Another month, another article on the imminent demise of the laptop. Look, the desktop isn’t even dead yet. Beyond that, the notion that because laptop design has been perfected means it’s dead is a pretty dumb argument.

The case for saving ugly buildings. Go brutalism! More seriously, I ultimately take an “out with the old…” perspective, provided that it makes economic sense to replace a particular building. I just don’t trust what the tastemakers call cool or ugly.

When you define half of Americans as poor or low-income, it says more about the metrics used than the state of our nation.

Should Hollywood go back to using miniatures? I’m for anything that would hold costs down.

One of the interesting things that jumped out at me when I originally moved north was the number of people who left their cars running while they went inside. I even did it myself sometimes. In Milwaukee, it’s causing the predictable problems. Not of theft, but “unlawful usage.” Kids stealing a ride to school. Apparently it’s illegal to leave your car running. It reminds me of the town I was raised in where it was illegal to leave your bikes out because you were in effect giving escapees from the local juvenile hall a free ride.

In Illinois, you now need ID to buy drain cleaner.

Atlantic Cities makes the case for strong urban cores. I actually agree! The problem is when people think that the way to do this is to kneecap suburbs. Atlanta has apparently accomplished a downtown renewal despite its outward expansion. The fact that the urban cores were lost in the rust belt, and that the rust belt is struggling, and that the former is the cause of the latter, has a causation-correlation problem.

From the files of near self-parody, Conservapedia wants a bible without all that liberal stuff. I’ve heard some conservatives say that Conservapedia is parody, but I’ve seen little reason to believe that’s actually the case.

This is the stuff of jetpacks and flying cars, but more fun to think about.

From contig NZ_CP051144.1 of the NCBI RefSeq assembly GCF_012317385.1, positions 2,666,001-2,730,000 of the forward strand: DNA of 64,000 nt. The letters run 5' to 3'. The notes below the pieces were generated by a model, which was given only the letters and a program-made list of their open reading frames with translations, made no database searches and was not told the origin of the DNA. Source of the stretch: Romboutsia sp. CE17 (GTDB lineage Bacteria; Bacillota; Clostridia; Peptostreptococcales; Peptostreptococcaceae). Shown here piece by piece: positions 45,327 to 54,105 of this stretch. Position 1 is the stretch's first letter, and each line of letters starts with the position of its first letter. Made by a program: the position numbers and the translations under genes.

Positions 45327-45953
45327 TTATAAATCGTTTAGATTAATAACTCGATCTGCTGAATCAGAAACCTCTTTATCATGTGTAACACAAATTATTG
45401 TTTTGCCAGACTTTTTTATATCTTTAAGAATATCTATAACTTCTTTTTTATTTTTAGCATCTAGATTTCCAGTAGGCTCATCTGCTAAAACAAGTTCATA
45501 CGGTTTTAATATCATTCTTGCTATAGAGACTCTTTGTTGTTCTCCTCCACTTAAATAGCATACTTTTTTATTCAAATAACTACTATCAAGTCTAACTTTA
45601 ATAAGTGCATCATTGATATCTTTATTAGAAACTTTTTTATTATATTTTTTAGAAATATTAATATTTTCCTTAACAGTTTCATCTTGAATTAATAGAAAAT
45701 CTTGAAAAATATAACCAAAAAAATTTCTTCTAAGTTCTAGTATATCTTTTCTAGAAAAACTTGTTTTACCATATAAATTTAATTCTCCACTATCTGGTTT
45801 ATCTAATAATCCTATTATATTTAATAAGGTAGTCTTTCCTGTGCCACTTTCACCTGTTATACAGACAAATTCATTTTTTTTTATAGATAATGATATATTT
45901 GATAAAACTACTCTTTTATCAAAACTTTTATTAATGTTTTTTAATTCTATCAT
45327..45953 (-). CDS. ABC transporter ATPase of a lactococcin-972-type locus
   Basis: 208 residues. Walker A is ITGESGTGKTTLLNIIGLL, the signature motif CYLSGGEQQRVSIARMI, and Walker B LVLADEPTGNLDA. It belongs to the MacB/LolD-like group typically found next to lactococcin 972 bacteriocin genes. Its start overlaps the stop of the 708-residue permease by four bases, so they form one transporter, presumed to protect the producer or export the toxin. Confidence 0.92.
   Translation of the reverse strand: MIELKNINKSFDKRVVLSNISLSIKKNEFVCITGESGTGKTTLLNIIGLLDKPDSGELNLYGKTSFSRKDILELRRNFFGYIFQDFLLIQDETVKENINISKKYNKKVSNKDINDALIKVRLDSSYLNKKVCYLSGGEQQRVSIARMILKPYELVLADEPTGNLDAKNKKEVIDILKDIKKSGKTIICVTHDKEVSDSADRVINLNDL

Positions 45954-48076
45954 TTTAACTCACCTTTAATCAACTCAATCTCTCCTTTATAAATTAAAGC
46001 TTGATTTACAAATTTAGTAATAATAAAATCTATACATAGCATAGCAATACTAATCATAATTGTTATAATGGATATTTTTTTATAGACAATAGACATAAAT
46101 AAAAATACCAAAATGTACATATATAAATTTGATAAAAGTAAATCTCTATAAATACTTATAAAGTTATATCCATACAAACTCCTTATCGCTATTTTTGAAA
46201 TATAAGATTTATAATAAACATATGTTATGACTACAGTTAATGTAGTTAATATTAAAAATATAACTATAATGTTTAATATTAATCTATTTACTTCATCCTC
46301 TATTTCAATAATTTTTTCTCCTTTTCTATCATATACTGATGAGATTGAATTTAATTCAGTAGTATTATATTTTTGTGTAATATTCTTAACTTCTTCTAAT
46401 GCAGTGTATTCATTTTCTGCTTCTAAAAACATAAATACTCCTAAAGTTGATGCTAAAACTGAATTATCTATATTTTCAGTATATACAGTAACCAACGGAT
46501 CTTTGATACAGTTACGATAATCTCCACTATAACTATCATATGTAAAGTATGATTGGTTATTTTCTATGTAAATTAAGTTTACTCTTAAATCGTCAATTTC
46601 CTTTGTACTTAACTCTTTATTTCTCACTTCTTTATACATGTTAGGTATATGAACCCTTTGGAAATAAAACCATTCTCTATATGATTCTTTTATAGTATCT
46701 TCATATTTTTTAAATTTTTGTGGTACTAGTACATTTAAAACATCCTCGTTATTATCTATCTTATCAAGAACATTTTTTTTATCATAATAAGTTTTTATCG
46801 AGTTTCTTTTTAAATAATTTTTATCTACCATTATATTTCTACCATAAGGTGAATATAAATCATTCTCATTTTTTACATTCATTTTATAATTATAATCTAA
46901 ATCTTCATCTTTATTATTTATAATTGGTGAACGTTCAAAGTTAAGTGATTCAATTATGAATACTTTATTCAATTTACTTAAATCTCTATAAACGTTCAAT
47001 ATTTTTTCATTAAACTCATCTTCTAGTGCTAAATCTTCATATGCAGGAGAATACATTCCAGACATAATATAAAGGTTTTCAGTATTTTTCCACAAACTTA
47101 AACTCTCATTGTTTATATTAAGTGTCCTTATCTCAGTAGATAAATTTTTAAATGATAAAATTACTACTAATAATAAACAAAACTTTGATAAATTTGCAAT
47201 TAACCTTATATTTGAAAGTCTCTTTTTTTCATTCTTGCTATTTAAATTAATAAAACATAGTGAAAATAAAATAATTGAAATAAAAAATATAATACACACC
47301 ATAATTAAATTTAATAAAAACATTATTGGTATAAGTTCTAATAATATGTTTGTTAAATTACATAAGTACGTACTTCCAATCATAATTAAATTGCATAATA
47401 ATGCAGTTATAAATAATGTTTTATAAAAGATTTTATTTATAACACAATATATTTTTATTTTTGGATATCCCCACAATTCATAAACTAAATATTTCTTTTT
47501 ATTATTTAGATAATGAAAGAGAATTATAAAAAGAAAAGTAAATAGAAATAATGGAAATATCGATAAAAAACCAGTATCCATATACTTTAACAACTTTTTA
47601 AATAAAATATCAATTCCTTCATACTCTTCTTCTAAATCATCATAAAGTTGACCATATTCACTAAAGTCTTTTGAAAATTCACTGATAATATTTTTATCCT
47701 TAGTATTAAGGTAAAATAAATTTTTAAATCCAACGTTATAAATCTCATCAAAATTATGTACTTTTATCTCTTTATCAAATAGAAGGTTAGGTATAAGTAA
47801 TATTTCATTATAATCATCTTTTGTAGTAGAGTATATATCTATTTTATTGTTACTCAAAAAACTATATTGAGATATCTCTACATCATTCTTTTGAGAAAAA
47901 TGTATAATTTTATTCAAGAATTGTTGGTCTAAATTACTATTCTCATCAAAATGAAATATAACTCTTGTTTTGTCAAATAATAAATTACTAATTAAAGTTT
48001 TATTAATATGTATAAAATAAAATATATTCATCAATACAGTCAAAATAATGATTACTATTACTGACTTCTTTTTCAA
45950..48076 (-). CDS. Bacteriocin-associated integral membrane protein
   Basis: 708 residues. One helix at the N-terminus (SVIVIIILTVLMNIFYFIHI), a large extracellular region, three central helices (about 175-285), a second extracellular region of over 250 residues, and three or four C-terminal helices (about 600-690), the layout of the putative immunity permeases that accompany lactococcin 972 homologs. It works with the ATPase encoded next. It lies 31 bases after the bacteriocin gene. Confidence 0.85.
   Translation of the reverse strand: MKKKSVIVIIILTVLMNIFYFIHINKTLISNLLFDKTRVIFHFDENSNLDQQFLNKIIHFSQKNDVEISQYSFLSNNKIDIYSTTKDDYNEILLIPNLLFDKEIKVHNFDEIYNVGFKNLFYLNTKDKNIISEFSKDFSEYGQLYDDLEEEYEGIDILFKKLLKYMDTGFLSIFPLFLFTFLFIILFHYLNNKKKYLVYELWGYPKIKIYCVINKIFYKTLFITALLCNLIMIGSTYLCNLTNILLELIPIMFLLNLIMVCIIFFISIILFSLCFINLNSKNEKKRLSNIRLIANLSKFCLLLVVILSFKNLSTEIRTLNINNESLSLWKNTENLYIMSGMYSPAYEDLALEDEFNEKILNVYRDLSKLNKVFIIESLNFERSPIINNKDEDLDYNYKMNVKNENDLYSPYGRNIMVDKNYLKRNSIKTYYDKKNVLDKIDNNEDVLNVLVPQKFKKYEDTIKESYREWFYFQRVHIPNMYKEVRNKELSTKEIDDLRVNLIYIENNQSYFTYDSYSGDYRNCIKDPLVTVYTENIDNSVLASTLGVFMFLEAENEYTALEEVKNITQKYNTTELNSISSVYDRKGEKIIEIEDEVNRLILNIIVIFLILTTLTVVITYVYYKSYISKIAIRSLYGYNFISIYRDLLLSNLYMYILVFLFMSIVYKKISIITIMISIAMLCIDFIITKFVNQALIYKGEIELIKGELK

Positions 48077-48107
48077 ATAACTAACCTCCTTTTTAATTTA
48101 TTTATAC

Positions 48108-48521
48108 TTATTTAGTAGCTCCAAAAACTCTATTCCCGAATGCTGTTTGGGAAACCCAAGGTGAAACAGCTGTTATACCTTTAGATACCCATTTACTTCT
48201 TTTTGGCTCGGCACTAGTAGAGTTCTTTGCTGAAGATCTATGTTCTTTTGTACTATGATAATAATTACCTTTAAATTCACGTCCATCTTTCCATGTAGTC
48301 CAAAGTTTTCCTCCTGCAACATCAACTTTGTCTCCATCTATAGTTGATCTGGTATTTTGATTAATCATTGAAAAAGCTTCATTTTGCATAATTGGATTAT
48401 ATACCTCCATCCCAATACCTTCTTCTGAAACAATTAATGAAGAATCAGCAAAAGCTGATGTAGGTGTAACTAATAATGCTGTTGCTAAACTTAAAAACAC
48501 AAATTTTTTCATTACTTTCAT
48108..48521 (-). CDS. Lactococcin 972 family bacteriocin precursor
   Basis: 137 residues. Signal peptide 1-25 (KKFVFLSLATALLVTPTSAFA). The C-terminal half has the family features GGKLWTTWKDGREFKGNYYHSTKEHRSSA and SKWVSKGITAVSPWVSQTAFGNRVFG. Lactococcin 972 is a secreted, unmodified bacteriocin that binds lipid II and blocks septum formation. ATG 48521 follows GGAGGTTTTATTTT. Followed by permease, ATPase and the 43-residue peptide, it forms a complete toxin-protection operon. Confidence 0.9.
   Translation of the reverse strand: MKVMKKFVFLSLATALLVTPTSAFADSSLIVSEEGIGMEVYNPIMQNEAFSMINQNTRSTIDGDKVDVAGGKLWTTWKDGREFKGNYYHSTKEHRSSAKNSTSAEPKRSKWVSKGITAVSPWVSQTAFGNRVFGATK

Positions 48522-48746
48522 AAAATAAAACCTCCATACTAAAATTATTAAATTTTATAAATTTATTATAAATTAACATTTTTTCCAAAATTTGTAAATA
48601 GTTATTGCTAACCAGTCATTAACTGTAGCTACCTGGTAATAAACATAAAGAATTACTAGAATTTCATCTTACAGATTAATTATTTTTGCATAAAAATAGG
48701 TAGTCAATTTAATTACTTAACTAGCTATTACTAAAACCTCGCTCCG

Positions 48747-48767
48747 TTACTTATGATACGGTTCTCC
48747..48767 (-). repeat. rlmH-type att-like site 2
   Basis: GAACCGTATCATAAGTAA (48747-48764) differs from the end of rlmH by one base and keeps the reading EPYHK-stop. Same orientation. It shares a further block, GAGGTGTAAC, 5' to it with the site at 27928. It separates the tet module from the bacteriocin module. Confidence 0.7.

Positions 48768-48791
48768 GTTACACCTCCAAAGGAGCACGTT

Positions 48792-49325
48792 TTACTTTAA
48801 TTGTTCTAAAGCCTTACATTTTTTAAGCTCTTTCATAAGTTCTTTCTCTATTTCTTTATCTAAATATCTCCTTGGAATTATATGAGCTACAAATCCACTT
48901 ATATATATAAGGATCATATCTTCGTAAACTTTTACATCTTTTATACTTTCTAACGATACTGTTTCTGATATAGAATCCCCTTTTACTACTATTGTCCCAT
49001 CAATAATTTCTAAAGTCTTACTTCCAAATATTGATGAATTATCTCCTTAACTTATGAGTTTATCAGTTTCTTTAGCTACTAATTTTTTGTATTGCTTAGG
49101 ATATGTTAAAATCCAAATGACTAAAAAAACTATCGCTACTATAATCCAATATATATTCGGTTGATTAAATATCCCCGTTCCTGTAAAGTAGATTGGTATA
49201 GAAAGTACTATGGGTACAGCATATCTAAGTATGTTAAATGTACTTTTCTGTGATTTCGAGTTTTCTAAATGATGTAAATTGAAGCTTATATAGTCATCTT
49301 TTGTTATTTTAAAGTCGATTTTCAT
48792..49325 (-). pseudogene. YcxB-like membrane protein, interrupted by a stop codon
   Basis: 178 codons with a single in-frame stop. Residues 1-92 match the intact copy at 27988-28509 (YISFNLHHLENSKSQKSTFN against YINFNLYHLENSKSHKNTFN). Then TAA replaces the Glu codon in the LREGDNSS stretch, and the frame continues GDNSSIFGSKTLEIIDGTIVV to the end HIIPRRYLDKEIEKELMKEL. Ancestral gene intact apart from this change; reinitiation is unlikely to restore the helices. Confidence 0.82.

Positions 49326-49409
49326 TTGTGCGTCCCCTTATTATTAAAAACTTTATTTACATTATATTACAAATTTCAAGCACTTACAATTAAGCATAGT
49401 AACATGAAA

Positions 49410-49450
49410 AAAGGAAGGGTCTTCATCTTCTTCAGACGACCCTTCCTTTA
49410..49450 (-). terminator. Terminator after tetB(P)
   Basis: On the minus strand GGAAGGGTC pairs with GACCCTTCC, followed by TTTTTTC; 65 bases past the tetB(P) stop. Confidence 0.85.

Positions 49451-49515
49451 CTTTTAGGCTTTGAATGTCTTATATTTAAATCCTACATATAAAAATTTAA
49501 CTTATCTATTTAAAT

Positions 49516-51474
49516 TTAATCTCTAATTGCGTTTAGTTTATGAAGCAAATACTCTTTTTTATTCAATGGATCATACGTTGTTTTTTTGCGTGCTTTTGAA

Category: Newsroom

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12 Responses to Linkluster: Federal Judicial Districts

  1. Brandon Berg says:

    The devil’s in the details, of course, but in principle the description of the conservative bible project sounds reasonable to me. Most of those sound like translation issues on which there’s legitimate room for disagreement. The part about “later-inserted liberal passages” sounded a bit suspicious, but apparently the example they give really is absent from the earliest known manuscripts.

  2. trumwill says:

    Fair point.

  3. Peter says:

    A brothel named “La Petite Aroma?” Good God.

  4. dufu says:

    How can there be one more federal judicial district than US attorneys? There should be equal since there is a US attorney assigned to each district.

  5. trumwill says:

    Guam & Northern Mariana are separate districts, but have the same US Attorney.

  6. Samson J. says:

    One of the interesting things that jumped out at me when I originally moved north was the number of people who left their cars running while they went inside.

    Ha, ha… it’s so funny that you find this interesting. But then again, I find this funny:

    It reminds me of the town I was raised in where it was illegal to leave your bikes out because you were in effect giving escapees from the local juvenile hall a free ride.

    And anyway, I seem to remember leaving the car running – for the air conditioning – when I’ve been in Texas and New Mexico.

    Conservapedia wants a bible without all that liberal stuff.